Walking out the door of Centre 64 last Saturday night after the Don Alder concert I overheard a woman in front of me exclaim breathlessly to her companion, “That was awesome!” Despite the fact that “awesome” is a badly overused term these days – my granddaughters use it to mean “good” or even “OK” – on this occasion I had to agree; Don Alder had left me in awe. His concert was pure guitar magic.
Now I am not a musician. I learned three chords on a guitar 60 years ago and to this day I can still only play those same three chords. So my understanding of what the ninety of us in the audience at Studio 64 had just experienced is decidedly not technical. I can only tell it how I heard it.
If there had been a drummer, a bass player and a guitarist on stage that evening then I could have understood how the complex rhythms and sounds were created. But there was just Don Alder. He is described as fingerstyle guitarist but the description is insufficient to describe a style of playing that includes percussive tapping of the fret board and guitar body to create the drum-like accompaniment to the strumming and finger-picking of both left and right hands. The only other time I have heard percussive guitar playing was accompanying flamenco dancing, but this was altogether different. The rhythms were as varied as the tunes, all originals by Don Alder, as far as I could make out, certainly no recognizable cover tunes among them, all emanating from Don’s varied experiences in life, and defying categorization as to genre, ‘though there were some rockin’ rhythms among them, for sure.
And what an interesting life he has led. Between songs he told anecdotes about it. Growing up in Williams Lake he was a friend of Rick Hansen’s and accompanied him on the Man in Motion tour in 1985. It was his experience with Hansen on the Great Wall of China during the tour that inspired one of the night’s tunes, ‘The Wall’. Other tunes were inspired by happenings in the world, like ‘Not A Planet’ about the decision to remove Pluto from the list of the sun’s planets, and ‘Dancing With The Spin Doctors’ reflecting on the recent American presidential election. After dining on dog meat in China he wrote ‘Wok the Dog’, before learning that a wok is not Chinese at all.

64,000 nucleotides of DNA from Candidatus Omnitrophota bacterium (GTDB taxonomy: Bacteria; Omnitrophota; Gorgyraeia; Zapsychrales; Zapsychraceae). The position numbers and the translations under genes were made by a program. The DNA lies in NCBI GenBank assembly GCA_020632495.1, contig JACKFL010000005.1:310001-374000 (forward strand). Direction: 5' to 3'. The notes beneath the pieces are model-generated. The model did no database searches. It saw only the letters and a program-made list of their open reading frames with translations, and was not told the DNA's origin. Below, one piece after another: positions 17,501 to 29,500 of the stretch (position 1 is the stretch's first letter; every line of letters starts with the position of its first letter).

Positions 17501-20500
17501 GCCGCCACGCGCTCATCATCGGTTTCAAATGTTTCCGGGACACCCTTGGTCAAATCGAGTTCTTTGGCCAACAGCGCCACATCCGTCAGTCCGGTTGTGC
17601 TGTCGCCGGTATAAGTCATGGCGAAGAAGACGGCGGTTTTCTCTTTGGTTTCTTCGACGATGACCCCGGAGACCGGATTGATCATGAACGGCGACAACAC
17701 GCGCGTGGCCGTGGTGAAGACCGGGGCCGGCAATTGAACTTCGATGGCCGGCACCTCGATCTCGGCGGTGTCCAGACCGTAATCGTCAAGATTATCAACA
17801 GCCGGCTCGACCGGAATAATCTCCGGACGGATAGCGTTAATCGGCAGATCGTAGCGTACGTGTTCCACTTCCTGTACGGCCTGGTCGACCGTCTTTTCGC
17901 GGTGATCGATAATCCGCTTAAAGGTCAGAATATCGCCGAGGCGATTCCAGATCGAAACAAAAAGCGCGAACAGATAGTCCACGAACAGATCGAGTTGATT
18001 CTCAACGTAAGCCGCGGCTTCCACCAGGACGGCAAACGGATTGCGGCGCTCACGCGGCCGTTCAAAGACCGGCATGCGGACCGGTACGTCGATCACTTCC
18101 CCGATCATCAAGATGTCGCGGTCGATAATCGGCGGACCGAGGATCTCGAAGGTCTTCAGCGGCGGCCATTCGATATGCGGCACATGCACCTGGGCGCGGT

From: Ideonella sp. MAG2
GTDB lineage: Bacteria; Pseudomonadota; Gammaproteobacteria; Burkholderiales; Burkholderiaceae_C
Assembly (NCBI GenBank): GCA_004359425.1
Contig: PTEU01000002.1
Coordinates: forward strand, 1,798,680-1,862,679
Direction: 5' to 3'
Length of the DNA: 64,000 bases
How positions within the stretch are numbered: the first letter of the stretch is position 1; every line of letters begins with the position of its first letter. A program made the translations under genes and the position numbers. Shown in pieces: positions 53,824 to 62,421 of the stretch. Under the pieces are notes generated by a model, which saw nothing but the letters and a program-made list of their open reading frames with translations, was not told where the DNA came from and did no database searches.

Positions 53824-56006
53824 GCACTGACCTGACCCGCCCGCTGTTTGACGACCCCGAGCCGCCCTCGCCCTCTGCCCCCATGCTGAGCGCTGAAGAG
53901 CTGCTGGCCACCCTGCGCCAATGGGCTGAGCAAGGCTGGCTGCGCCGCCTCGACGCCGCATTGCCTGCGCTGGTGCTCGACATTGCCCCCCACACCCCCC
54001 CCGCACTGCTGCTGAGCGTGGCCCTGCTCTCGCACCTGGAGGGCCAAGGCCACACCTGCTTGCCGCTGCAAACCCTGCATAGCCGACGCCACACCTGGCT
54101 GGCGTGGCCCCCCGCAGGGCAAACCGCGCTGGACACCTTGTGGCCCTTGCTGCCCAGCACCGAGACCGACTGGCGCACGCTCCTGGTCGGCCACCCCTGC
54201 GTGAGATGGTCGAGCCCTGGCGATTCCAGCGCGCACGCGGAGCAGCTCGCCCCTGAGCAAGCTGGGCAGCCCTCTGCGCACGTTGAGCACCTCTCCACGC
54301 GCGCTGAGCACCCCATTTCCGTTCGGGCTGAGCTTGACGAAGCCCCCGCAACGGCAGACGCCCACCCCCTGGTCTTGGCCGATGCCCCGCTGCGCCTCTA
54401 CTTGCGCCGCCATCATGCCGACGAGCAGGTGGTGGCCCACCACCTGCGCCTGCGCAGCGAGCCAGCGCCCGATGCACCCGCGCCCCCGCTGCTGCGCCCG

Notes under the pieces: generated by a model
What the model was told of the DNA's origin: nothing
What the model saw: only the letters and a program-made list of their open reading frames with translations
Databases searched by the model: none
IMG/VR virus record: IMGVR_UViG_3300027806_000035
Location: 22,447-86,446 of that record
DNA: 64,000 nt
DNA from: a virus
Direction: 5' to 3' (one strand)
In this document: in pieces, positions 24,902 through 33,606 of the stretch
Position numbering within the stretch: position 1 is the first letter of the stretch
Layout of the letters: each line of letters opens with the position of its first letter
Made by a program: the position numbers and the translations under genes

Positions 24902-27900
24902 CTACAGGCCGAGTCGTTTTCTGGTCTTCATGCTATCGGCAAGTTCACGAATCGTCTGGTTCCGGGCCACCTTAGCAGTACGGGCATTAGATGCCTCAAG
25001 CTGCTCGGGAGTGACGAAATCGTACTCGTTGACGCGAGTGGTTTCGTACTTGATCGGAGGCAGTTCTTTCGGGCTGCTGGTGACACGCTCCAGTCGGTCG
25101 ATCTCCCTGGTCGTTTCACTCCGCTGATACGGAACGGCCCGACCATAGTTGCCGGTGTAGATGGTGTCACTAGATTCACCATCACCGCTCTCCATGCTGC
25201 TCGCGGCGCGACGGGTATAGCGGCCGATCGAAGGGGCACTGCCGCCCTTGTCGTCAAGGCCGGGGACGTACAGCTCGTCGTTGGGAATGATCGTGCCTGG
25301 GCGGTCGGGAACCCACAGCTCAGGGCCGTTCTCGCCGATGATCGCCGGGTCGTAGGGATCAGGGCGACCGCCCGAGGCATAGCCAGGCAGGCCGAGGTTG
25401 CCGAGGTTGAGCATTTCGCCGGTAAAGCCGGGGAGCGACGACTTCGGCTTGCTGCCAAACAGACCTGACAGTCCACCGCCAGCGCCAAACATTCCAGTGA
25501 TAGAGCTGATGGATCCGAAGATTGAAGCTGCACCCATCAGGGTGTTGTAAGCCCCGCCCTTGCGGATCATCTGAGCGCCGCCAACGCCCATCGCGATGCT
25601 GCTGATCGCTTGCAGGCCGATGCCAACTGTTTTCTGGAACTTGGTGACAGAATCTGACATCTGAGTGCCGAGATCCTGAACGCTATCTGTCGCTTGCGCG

His stories were often amusing, his delivery straight forward, simple, and unaffected, quite a contrast to the complexity and sophistication of his music.
Alder has been recognized internationally with a number of awards. He was the 2007 International Fingerstyle Guitar champion, won the Guitar Superstar competition in 2010 and the world-wide Guitar Idol contest in London in 2011, the latter playing a guitar held together with duct tape after he had broken it in a demonstration before a Williams Lake audience the previous evening of the unbreakable construction of a new soft guitar case.
Alder once performed with astronaut Chris Hadfield and has appeared with a host of music stars. His latest album, ‘Armed and Dangerous’ was nominated for the 2016 Instrumentalist of the Year at the Canadian Folk Music Awards and the Western Canadian Music Awards. The title piece was featured in Saturday’s concert.
Yamaha Guitars and Ray’s Music donated a Yamaha guitar as a door prize on Saturday night, which was won with a holler of delight by Sonya Parker. MC Keith Nicholas thanked Yamaha and Ray and also the Burrito Grill for their sponsorship. And the audience’s appreciation of Don Alder’s wizardry was expressed in a standing ovation that garnered two more tunes from this very likeable musician.
For a much more erudite explanation and description of the Don Alder concert go to Rod Wilson’s blog on the Internet.
The next concert in the Live at Studio 64 concert series will be on March 18 when the Silver Screen Scoundrels will perform in the Theatre at Centre 64 in front of the big screen on which a silent movie will be projected. They will be followed April 5 by the Sultans of String, also in the theatre, and on May 13 by the Jason Buie Band back in Studio 64, by which time the new portable stage should be installed to improve visibility for the audience. All concerts start at 8 p.m. and tickets are available from Centre 64 (250-427-4919) or online at eastkootenaysnapd.com.